Again, let’s look at those goals:

  • Help viewers find the videos they want to watch, and 
  • Maximize long-term viewer engagement and satisfaction.

When we take “long-term” viewer engagement from those, we start to get the feeling that longer is better. And if you take YouTube’s goals and extrapolate them out, they want to be able to compete with TV. So when you’re thinking about your content, it could be better to create content that keeps people engaged for a long period of time rather than something that is short and sweet.

That all being said, it’s important to first and foremost know your audience and answer their questions in an efficient manner. If your competitors are posting 1 minute how-tos, and there’s nothing above 2 minutes, it may be that your 20 minute content piece is too long. Like content on websites, it’s a balancing act between creating the right amount of content that covers the topic and keeping users engaged enough to reach the end. Just be sure to keep your eyes on “watch time” as a metric. As watch time became more prevalent in the search algorithm, YouTube released a statement in which they answered the question “How can creators thrive in this new world?”

“The best thing creators can do to be successful on YouTube is make videos that people want to watch.”

Or, as SEOs like to say “build it and they will link”.

How Often Should I Publish Video Content on YouTube?

So now you’re a YouTube creation wiz, but you’re asking yourself “how often do I need to keep pumping out videos?”

And the answer shouldn’t surprise you by now:

Regularly.

YouTube isn’t just about one video’s success, it’s about the success of the overall channel. We mentioned before some factors affecting your YouTube success, including upload frequency and how new a video is, indicating that you need to form and engage with a subscriber base. Do this by posting regularly and forming trust with your viewers. Trust is formed through consistency online.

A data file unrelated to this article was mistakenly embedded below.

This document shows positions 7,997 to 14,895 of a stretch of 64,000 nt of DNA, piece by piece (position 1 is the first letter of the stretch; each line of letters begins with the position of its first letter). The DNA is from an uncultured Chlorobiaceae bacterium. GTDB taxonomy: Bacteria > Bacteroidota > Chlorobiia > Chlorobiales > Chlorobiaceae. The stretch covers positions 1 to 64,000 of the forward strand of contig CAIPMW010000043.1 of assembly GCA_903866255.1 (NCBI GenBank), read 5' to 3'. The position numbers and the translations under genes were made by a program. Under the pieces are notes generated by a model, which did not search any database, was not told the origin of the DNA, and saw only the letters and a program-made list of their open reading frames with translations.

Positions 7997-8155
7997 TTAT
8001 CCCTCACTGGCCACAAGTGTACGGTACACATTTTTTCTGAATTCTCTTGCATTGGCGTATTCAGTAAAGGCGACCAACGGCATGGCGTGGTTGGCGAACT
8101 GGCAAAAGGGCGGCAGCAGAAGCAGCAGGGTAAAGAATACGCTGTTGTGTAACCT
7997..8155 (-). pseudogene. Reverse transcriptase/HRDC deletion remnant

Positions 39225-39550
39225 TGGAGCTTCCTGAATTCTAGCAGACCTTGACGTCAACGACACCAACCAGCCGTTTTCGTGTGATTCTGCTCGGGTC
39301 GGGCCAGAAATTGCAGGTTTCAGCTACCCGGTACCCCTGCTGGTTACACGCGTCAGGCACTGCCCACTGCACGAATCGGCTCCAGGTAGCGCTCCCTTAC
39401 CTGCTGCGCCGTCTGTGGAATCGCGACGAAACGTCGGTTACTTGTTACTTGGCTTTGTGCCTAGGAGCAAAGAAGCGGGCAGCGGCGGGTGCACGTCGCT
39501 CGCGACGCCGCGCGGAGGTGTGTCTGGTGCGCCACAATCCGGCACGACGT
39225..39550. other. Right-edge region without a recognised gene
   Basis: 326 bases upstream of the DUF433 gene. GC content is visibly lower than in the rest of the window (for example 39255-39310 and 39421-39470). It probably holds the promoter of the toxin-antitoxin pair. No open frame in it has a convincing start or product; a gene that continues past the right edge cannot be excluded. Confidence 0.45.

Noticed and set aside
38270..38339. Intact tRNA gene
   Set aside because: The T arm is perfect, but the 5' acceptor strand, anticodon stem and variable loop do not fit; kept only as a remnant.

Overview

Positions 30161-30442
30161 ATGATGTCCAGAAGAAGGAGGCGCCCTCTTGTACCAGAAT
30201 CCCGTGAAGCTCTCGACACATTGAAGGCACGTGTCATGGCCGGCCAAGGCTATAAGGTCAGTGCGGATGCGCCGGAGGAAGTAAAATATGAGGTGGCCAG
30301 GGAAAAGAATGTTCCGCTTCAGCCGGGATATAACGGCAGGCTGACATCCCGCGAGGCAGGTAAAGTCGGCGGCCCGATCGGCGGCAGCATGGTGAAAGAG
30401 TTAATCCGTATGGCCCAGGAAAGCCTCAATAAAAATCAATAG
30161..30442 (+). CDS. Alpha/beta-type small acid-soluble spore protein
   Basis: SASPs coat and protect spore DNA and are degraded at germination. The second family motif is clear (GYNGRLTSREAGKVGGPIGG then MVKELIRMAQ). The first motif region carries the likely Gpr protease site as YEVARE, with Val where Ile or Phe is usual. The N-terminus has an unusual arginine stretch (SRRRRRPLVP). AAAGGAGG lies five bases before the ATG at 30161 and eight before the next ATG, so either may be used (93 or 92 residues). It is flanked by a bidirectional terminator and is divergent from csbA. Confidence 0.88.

Optimizing your existing YouTube presence

Optimizing Video Titles

Just like the title of an article, the title should have the target keyword in it, preferably at the beginning. And just like in SEO driven content, titles play a huge part in helping the user to understand what your content is about. The general SEO consensus on title length is that it should be somewhere between 5 and 10 words. The upper limit before truncation is 70 characters, so keep that in mind when creating your title.

Optimizing Video Descriptions

This is where your SEO copywriting skills really have their moment in the spotlight.

Video descriptions help YouTube and Google to understand the content and context of your video more than they help the user. The copy should be descriptive and have the target keyword in the first 25 words. Just like our competitors, we want to make sure that we use a variety of keywords, all closely related, that give a clear indication of what the video is about.

Oftentimes with our clients, we recommend creating a blog post to accompany their video if we think it could be traffic driving. If that’s true for you also, make sure to include a link to the corresponding blog post in this description.

The upper character limit on descriptions is 5,000 characters (800 words) – and I wouldn’t be a very good digital marketer if I didn’t tell you to try to use every bit of it in a way that’s impactful and useful to the viewer.

Adding Tags To YouTube Videos

Adding relevant tags to YouTube videos helps YouTube to better understand what your video is about. You can find relevant tags for competitor content by using the VidIQ tool mentioned above, and that may help build out your tags in a way that puts your content in the same arena as your competitors. Tags are important as they not only help you rank for those keywords, they can assist in getting your video to rank in the “suggested video” sidebar:

up next youtube

Adding Cards To YouTube Videos